HODGESVILLE - Salaries for West Virginia teachers rank 48th in the nation, and something needs to be done about it in the upcoming legislative session, a local educator told the Upshur County Board of Education Tuesday.
Jan Craig, president of the Upshur County Education Association, urged board members to sign a resolution of support for the West Virginia Educators Association's Competitive Pay salary campaign at Tuesday's board meeting, which took place at Hodgesville Elementary School.
Craig, who is a special education case manager for Buckhannon-Upshur Middle School and Buckhannon-Upshur High School, said the state's average salary rank has dropped 18 spots from 30th in 1993 to 48th in 2013.
"There's not much more room for us to drop when you look at it," Craig told the board. "The WVEA feels that this has to be the year that we look at competitive salaries, and I know there are a lot of people in our community who look and say, 'Teachers are some of the better paid individuals in our community,' but when you look at the pay rates among our contiguous states, we are 41 percent less than what you make in Maryland.
"To go to Maryland as a beginning teacher, you would make nearly $19,000 more," she continued. "That's a huge amount."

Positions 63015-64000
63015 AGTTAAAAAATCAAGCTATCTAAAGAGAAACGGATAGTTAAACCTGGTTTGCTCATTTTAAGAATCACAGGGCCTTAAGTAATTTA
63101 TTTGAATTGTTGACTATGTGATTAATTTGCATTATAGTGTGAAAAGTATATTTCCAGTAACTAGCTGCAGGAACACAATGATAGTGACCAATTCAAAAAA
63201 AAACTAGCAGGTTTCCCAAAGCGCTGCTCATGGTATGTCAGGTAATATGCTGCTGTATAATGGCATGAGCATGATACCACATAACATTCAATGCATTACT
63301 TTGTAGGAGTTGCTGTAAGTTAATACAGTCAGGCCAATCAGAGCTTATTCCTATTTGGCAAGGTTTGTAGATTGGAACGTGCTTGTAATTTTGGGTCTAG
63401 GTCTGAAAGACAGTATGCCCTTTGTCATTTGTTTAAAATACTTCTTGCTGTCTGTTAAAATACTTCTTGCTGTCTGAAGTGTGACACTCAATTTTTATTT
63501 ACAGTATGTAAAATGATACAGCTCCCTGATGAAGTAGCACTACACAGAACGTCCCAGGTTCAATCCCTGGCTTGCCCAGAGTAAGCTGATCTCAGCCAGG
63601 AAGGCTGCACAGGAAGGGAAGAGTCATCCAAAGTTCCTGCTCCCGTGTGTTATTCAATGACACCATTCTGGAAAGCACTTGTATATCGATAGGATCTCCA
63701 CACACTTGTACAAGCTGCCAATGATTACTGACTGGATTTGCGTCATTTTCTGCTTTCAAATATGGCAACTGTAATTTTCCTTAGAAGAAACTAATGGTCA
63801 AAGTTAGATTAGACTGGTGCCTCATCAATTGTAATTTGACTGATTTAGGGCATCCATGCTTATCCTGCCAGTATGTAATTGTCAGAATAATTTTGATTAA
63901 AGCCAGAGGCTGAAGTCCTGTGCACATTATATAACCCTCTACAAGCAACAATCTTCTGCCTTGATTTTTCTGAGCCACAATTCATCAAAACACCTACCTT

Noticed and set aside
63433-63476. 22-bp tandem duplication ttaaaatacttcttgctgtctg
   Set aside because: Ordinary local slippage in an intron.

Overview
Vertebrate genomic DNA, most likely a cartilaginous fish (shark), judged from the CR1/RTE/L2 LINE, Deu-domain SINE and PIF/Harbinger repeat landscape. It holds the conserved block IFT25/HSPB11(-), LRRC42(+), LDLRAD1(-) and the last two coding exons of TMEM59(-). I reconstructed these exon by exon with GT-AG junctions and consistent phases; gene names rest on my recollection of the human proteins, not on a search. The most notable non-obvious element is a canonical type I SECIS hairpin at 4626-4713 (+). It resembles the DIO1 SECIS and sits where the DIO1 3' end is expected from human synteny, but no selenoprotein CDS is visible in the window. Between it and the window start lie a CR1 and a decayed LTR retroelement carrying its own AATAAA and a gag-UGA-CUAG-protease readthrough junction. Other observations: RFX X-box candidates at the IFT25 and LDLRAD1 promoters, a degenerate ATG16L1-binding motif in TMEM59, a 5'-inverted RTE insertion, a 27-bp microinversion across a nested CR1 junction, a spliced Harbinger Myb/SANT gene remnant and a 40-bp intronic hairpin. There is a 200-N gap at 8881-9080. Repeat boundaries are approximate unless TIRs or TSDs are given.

On average, teachers in West Virginia make $45,453 annually - $9,978 less than the national average and $18,860 less than the average salary of teachers in Maryland, according to a WVEA pamphlet Craig provided to board members. Teachers' salaries in bordering states - including Kentucky, Maryland, Ohio, Pennsylvania and Virginia - all top what teachers make in the Mountain State, the informational brochure indicates.
"The thing that has hit me the most is last year, there were 1,541 graduates with education degrees in West Virginia's colleges," Craig said. "How many of them do you think are working in West Virginia now? 438. And it's not because there's not jobs. It's because they won't work here for these salaries.
"We're losing some of our best people," she continued. "It's unbelievable what are we going to do? If we don't increase these salaries across the state, I'm not sure what's going to happen to education in West Virginia."
Board member Patrick Long asked if WVEA members have a specific increase amount in mind. Craig replied that the organization is pushing for a multi-year salary increase, either over a three-year or a five-year period.
"They know that they cannot make major moves in one year," she said. "This has to be a multi-faceted project. They would just like to start moving in this direction instead of going further and further down."
Long made a motion to sign the resolution in support of salary increases, which was seconded by board member Greenbrier Almond prior to passing unanimously.
Craig thanked the board for its "vote of confidence" in Upshur County teachers.
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